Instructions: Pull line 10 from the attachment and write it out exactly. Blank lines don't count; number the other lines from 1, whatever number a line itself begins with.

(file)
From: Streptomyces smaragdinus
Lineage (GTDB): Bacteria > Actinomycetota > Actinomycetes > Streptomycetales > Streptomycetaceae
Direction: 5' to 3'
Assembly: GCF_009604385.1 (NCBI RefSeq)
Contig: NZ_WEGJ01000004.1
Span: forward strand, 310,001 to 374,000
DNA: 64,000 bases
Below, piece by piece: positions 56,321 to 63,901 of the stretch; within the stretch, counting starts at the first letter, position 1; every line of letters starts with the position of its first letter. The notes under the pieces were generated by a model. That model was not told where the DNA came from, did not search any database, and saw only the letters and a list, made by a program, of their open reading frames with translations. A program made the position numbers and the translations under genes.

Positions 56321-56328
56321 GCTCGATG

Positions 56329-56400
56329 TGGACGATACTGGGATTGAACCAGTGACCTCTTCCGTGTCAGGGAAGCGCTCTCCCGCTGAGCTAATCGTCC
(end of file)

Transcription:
56321 GCTCGATG